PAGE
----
South Western Ambulance urges public to learn CPR after Danish footballer Christian Eriksen's cardiac arrest

By Will Goddard

23rd Jul 2021 | Local Sport

Image: UEFA Euro 2012 match between Netherlands and Denmark that took place in Kharkiv. Credit: By Football.ua, CC BY-SA 3.0, https://commons.wikimedia.org/w/index.php?curid=27791456
Image: UEFA Euro 2012 match between Netherlands and Denmark that took place in Kharkiv. Credit: By Football.ua, CC BY-SA 3.0, https://commons.wikimedia.org/w/index.php?curid=27791456

The world was left stunned after Danish footballer Christian Eriksen suffered a cardiac arrest during Saturday's (12 June) Euro 2020 match against Finland.

The reason he survived was due to rapid CPR and defibrillation being performed on him.

Following this incident, the South Western Ambulance Service NHS Foundation Trust (SWASFT) is encouraging the public to learn what to do if they see someone collapse or stop breathing normally.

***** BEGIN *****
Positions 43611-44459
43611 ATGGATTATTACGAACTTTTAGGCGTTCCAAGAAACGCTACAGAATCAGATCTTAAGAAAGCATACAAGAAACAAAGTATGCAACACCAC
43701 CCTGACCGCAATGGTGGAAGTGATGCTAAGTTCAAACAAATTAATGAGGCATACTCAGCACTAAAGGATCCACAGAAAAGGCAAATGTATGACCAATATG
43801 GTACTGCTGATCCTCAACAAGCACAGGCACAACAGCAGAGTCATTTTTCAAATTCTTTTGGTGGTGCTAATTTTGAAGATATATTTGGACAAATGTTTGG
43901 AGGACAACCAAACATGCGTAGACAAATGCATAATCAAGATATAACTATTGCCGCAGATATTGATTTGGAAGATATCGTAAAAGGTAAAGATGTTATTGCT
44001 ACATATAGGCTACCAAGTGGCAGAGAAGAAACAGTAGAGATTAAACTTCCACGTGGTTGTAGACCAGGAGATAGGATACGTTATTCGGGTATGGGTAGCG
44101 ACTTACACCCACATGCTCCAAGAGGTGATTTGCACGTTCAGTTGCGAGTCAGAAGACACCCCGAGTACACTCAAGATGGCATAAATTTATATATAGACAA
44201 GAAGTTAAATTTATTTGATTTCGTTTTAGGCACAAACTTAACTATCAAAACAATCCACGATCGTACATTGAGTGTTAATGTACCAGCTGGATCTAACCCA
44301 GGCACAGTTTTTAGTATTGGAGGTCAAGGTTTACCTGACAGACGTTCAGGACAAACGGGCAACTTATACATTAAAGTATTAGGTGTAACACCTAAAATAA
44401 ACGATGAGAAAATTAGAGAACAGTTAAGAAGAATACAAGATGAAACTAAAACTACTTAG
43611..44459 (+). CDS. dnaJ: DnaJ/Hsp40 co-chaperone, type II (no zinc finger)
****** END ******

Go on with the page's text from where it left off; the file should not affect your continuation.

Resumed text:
Statistics show that as few as one in 10 people survive a cardiac arrest in the UK - but this could change if people know what to do.

What to do if someone collapses like Eriksen

You should call 999 immediately if they're unconscious or not breathing normally.

According to SWASFT, the emergency call handlers can support you to begin safe CPR or use a defibrillator if necessary.

Amy Sainsbury, SWASFT Senior Clinical Lead, said: "Sadly many cardiac arrests happen every day, and they often involved people's loved ones. So it's vital that everyone knows what to do when someone collapses or stops breathing normally.

"Our Saving Lives Together campaign encourages people to learn CPR, so they can have the confidence to put it into action if required.

"When someone has a sudden, unexpected cardiac arrest, doing nothing is the only way of making their situation worse.

"It's vital to recognise when someone needs urgent help, call 999 for an ambulance, and be prepared for the call handler to help you to start CPR and use a defibrillator.

"These actions really could be the difference between someone living or dying. By working together we can give people the best-possible chance of survival."

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